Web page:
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Graduate Certificate Programs Offer Quick Path to Career Upgrade
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These credentials allow working professionals to develop specific skills or switch careers.

By Christopher J. Gearon

Mandi Martini of Cincinnati considered getting her MBA.

Instead, the medical devices sales rep for Ethicon, a subsidiary of Johnson & Johnson, enrolled last fall in a 12-credit graduate certificate program in business foundations at the University of Cincinnati's Carl H. Lindner College of Business.

Even though she earned a bachelor's in marketing from UC in 2009, "if you don't use it, you lose it," says Martini, 30. She views the extra helpings of accounting, finance and marketing as a key step in her pursuit of "more cross-functional roles" at Johnson & Johnson, including in sales training and marketing.

Martini's path is increasingly well-traveled. In the 2013-14 school year, U.S. graduate schools awarded some 36,000 certificates, nearly 5 percent more than a year earlier, according to the Council of Graduate Schools.

The credentials, long associated with blue-collar jobs, are rapidly becoming popular at the graduate level as a way for professionals who already have secured a bachelor's degree to quickly develop specific skills and advance or switch careers.

Typically, all or some of the credits earned in graduate certificate programs can be applied to a master's degree.

The 65 certificates UC offers today, for example, represent "triple the number the graduate school offered five years ago," says Margaret Hanson, associate university dean of the grad school. They range widely across disciplines: Asian studies, corporate taxation, data science, and film and media studies, for example.

The certificate route can be appealing to adults who want to return to school but are not ready to commit to the time and expense of a master's program.

"There is a certain level of anxiety when you're going back to school," says Martini, who wanted "an easier bridge" but may eventually also decide on an MBA.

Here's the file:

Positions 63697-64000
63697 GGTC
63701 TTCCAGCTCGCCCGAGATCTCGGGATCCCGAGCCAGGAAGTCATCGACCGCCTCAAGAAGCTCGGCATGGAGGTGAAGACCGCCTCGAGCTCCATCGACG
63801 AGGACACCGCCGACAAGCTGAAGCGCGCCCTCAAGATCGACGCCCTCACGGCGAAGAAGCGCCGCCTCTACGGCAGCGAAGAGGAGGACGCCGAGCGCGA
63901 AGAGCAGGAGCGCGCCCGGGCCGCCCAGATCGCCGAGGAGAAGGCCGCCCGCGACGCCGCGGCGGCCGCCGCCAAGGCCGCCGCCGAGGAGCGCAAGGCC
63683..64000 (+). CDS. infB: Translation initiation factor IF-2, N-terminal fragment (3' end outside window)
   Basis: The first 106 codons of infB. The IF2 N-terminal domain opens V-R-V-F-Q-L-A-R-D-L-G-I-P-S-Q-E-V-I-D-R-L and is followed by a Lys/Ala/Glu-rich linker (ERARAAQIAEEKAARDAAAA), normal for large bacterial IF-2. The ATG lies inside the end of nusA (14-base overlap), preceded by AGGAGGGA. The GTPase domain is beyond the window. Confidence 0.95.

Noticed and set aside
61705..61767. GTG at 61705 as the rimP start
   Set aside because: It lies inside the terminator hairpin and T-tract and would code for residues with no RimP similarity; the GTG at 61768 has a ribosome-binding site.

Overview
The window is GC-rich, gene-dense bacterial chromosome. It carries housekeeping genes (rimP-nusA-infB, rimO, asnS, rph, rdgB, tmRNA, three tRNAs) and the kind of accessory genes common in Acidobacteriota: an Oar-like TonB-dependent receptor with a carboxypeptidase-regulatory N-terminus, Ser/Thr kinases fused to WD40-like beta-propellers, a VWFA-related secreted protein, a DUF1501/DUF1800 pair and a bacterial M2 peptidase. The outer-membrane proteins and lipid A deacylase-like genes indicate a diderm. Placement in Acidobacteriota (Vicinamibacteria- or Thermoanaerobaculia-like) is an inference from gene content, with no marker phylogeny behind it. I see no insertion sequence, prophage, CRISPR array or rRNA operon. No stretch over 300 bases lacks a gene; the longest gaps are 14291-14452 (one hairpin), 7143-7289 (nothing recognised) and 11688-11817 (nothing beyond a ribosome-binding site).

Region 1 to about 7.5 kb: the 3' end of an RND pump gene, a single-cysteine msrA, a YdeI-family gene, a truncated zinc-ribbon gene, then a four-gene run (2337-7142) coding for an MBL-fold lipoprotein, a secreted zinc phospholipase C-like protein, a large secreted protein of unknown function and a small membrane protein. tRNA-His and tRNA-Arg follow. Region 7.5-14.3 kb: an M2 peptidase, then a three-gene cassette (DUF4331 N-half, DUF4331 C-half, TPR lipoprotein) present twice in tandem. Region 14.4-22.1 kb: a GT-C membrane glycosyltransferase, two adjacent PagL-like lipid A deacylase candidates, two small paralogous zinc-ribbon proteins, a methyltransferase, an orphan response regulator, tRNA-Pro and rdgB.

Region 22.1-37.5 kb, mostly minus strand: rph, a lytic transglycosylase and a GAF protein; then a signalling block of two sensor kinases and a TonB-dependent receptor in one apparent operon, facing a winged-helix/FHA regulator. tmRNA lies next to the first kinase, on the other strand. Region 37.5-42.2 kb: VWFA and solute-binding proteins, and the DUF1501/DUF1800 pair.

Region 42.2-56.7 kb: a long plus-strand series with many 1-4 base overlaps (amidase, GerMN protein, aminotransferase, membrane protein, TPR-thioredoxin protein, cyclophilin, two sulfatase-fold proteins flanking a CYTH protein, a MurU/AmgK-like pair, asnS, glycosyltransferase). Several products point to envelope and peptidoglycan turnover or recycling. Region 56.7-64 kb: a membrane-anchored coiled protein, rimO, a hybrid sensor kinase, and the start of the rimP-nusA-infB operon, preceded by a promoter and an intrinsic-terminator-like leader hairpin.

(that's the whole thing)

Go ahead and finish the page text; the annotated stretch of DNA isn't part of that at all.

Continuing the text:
Martini's certificate cost her about $10,500, about one-third of the cost of a full-blown MBA at UC. The programs are taught online, in class or as hybrid programs, like the one Martini is finishing this spring.
More than half of East Carolina University's 60 graduate certificates can be completed entirely online, for example.

Whether sought as a freestanding award, a prelude to a full-fledged graduate degree, or in conjunction with a master's or doctoral program, certificates typically involve a package of four to six classes that can be taken over a couple semesters.

An engineer who needs to enhance his or her bona fides in noise control engineering, for example, could get a certificate from Purdue University by taking master's-level courses in engineering acoustics and mechanical vibrations, plus two related electives.

Or consider Beverly Bragg, 43, of Nashville, Indiana, who is working on her doctorate of nursing practice at Purdue and has added a certificate in gerontology.

"I want to be a primary provider seeing patients and have an independent clinic in a rural setting," she says.

About 60 percent of certificates awarded in the 2013-14 academic year were in education, health sciences and business, according to CGS.

For Joseph Biggio Jr., director of maternal-fetal medicine at the University of Alabama—Birmingham's medical school, a certificate in health care quality and safety from the university provided the know-how he felt he needed to respond to the growing emphasis on improving care and measuring outcomes.

The certificate helped him gain his department's position of vice-chair for quality and research. UAB offers 24 certificates in subjects ranging from social media to sustainable engineering to mentoring and leadership.

Indeed, says Jeffrey Engler, associate dean for academic affairs at the graduate school, the programs are "a growth industry."

This story is excerpted from the U.S. News "Best Graduate Schools 2017" guidebook, which features in-depth articles, rankings and data.

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